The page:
SAN FRANCISCO — Since 2013, Adam Linder has offered up his “choreographic services” to various cultural institutions, including the Museum Sztuki Warsaw, MOCA Los Angeles, and the Liverpool Biennale. Recently, at the CCA Wattis Institute for Contemporary Arts in San Francisco, Linder and his dancers performed all five of their services (galleries can hire one or several): “Some Cleaning,” “Some Proximity,” “Some Strands of Support,” “Some Riding,” and “Dare to Keep Kids Off Naturalism.”
For three weeks, the dancers performed all afternoon, from 12 to 6pm, with an hour break for lunch. Large copies of the contracts for their services hung on the wall of the gallery, and the dancers clocked in and out, underlining the idea that this is labor. Sometimes, while the dancers were gliding, miming dusting and sweeping, they were performing to an empty room, except for the employees at the Wattis, sitting behind a desk at the entrance of the gallery.
Linder started dancing at eight years old, got recruited to the Royal Ballet School of London when he was 15, and went on to work with choreographer Michael Clark (described by the Independent as “British dance’s true iconoclast”) and Meg Stuart’s dance company Damaged Goods. After dancing for five hours on a Friday afternoon at the Wattis, Linder sipped a beer at a brewpub near the gallery and talked about how fulfilling the terms of the contract and performing whether or not there is an audience are sort of the point.
“I think it’s cool that no one sees this for long stretches of time. I think it’s very empowering — otherwise, I’m just a show pony,” he said. “I’m not denying a performative electricity of the viewer, but this allows me to learn how to disengage from that power relationship.”
During the three weeks, the dancers performed the services on a rotating schedule, and sometimes multiple were carried out at the same time. During “Some Riding,” Linder and another dancer went about the front of the gallery reciting essays by Sarah Lehrer-Graiwier and Catherine Damman about performance and embodiment, while a single dancer in “Some Cleaning” mimed sweeping in the corner. At the same time, two dancers in “Some Proximity” were gliding around the back room.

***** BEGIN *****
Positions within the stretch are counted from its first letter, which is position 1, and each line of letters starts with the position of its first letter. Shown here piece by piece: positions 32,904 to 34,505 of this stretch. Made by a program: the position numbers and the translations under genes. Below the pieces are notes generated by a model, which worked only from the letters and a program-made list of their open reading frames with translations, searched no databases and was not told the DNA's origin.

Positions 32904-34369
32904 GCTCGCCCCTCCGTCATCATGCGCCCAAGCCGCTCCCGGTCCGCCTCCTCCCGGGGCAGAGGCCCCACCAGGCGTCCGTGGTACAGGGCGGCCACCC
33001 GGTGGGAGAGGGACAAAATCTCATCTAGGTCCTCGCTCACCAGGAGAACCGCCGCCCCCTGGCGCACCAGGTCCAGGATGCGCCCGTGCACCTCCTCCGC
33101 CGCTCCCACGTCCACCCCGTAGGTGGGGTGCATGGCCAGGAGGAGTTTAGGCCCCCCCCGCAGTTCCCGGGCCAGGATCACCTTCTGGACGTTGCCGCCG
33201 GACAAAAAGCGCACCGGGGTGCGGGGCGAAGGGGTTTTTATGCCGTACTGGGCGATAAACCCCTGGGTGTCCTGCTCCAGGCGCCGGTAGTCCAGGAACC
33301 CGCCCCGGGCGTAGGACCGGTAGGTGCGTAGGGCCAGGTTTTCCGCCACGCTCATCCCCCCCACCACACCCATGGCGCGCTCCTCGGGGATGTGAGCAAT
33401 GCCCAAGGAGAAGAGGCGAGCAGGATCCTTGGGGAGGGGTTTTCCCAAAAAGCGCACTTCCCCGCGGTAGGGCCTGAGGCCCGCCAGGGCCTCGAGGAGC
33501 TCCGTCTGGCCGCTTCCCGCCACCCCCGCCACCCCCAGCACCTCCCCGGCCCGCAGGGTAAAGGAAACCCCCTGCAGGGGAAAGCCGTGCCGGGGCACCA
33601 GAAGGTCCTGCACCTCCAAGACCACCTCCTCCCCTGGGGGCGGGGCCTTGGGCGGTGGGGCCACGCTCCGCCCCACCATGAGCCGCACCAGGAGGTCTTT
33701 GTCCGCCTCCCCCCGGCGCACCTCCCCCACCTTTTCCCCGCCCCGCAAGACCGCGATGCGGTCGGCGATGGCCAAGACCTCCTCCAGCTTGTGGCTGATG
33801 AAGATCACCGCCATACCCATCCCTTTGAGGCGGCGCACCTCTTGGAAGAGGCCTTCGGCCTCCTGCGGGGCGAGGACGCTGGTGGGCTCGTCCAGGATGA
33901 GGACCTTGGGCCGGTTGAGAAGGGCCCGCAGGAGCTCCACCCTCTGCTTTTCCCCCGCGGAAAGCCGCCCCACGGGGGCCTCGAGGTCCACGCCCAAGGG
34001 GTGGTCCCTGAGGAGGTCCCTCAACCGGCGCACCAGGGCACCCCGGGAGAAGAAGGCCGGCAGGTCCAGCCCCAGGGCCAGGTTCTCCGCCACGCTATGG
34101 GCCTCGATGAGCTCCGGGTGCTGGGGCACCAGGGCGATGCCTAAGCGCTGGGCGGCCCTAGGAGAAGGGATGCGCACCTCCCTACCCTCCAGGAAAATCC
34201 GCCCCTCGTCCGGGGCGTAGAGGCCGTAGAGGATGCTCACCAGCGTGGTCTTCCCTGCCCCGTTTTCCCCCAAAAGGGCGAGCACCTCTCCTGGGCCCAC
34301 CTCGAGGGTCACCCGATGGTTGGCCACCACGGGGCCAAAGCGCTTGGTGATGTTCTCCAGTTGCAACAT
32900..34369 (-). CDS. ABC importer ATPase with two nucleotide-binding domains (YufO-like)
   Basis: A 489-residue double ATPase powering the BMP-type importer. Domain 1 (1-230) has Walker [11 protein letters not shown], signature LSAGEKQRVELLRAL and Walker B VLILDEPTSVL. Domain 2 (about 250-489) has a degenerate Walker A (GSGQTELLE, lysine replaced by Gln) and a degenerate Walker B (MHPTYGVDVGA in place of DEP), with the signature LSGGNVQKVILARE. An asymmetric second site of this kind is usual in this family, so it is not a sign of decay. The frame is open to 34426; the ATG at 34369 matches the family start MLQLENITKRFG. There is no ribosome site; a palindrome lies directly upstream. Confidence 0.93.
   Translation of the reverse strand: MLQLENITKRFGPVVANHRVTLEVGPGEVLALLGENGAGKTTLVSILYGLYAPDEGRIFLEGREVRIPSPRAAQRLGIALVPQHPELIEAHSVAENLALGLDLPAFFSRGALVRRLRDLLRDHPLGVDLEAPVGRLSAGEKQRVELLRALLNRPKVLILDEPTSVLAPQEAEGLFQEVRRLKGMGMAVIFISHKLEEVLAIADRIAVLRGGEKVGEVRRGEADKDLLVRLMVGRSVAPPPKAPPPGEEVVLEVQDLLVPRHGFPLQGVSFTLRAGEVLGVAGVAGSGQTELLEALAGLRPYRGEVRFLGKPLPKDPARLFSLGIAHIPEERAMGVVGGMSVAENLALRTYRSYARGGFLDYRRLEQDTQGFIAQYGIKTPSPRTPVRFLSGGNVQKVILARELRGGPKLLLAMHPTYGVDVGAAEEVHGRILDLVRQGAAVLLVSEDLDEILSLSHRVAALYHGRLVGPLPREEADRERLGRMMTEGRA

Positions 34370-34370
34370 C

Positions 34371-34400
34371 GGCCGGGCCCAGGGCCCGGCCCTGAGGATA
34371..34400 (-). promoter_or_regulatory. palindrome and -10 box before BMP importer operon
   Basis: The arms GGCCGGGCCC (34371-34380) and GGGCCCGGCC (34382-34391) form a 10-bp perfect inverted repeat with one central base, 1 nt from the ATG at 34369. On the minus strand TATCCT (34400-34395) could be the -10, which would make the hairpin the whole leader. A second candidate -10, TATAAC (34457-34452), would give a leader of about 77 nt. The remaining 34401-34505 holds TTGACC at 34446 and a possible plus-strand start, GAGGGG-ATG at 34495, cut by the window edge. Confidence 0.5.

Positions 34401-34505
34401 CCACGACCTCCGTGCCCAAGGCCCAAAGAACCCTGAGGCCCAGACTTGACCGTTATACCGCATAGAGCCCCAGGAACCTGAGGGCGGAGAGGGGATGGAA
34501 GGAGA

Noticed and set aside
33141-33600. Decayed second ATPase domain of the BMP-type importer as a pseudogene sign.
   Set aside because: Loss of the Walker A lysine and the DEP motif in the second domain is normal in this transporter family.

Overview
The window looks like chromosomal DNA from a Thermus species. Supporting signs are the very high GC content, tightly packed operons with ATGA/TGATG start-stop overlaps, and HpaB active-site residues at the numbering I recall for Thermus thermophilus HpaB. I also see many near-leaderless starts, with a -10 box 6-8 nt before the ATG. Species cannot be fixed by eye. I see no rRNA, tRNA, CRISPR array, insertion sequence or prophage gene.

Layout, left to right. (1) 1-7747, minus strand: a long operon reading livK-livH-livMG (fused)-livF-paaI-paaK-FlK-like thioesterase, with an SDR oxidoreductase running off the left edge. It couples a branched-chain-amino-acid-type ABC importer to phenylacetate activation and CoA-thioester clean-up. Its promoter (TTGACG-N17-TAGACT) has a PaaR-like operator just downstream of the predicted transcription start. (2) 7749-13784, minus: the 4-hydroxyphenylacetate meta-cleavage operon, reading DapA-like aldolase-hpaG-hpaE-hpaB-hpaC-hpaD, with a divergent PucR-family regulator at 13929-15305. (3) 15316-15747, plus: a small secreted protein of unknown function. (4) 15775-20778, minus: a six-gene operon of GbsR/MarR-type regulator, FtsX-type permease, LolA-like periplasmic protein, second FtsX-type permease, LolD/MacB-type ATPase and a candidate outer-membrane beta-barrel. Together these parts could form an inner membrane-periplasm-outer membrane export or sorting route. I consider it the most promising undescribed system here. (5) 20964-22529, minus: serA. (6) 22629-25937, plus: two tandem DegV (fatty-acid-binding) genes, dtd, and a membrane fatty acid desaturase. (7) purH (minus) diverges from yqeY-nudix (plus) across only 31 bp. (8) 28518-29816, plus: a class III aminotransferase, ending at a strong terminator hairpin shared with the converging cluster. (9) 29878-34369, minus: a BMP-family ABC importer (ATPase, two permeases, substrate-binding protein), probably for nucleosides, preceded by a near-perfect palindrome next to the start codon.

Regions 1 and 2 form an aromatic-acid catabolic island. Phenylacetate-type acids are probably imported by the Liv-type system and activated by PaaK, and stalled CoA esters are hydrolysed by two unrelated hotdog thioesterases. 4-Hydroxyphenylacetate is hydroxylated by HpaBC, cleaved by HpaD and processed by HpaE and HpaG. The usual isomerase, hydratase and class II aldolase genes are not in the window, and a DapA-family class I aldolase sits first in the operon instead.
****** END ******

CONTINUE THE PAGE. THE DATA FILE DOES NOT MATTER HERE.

While some elements of the performance directly reference physical labor, others feel like sly commentaries on a visitor’s experience at a museum. In “Some Strands of Support,” Linder and another performer groom and caress a statue made by San Francisco artist Charlie Leese, and in the most non-narrative performance of all, “Dare to Keep Kids Off Naturalism,” four dancers created different scenarios, lying under what looked like Persian rugs while hugging the wall. Visitors to the gallery stood around the room, or sat on the floor, some of them eating their lunch or a snack.
Watching these “Choreographic Services,” you’re aware of the dancers as workers — that they are using their bodies for labor. In his writeup about the show, curator Anthony Huberman says, “Linder provides dance as a service, making it possible for people or organizations to witness the many talents of a human body by hiring specific dancers to perform specific activities for a specific amount of time.”
Linder says he got the idea for the first choreographic service, “Some Cleaning,” while rehearsing in the studio, and thinking about particular gestures with cleaning. He felt like explicitly framing dance as a service would be the best way to work with the economics of dance.
For a while, Linder has been thinking about the difference in how dance and visual arts are valued — buying a ticket for a performance versus buying a piece of art and taking it home to put on the wall.
“There’s this idea of paying for a service — you don’t buy the work, you don’t obtain it, but you buy a window into seeing it,” he said “I was like, ‘If I’m going to work with dance outside of a theater, I might as well take the structure of it and be transparent about that as a service.’”
Dance is a sort of rarified labor, Linder says. It can’t be possessed or bought and sold. What the clients who hire hischoreographic servicesget is the talent and work and skill of the dancers — and it doesn’t matter if people show up or how popular the performance is. The dancers just need to do what has been agreed on in their contracts. As Huberman writes, “His audience is there to witness, not to consume.”
Adam Linder: Full Service took place at the CCA Wattis Institute for Contemporary Arts (360 Kansas St, San Francisco) in November. The work is traveling to Grand Duke Jean Museum of Modern Art (3 Park Drai Eechelen, 1499 Luxembourg) in February.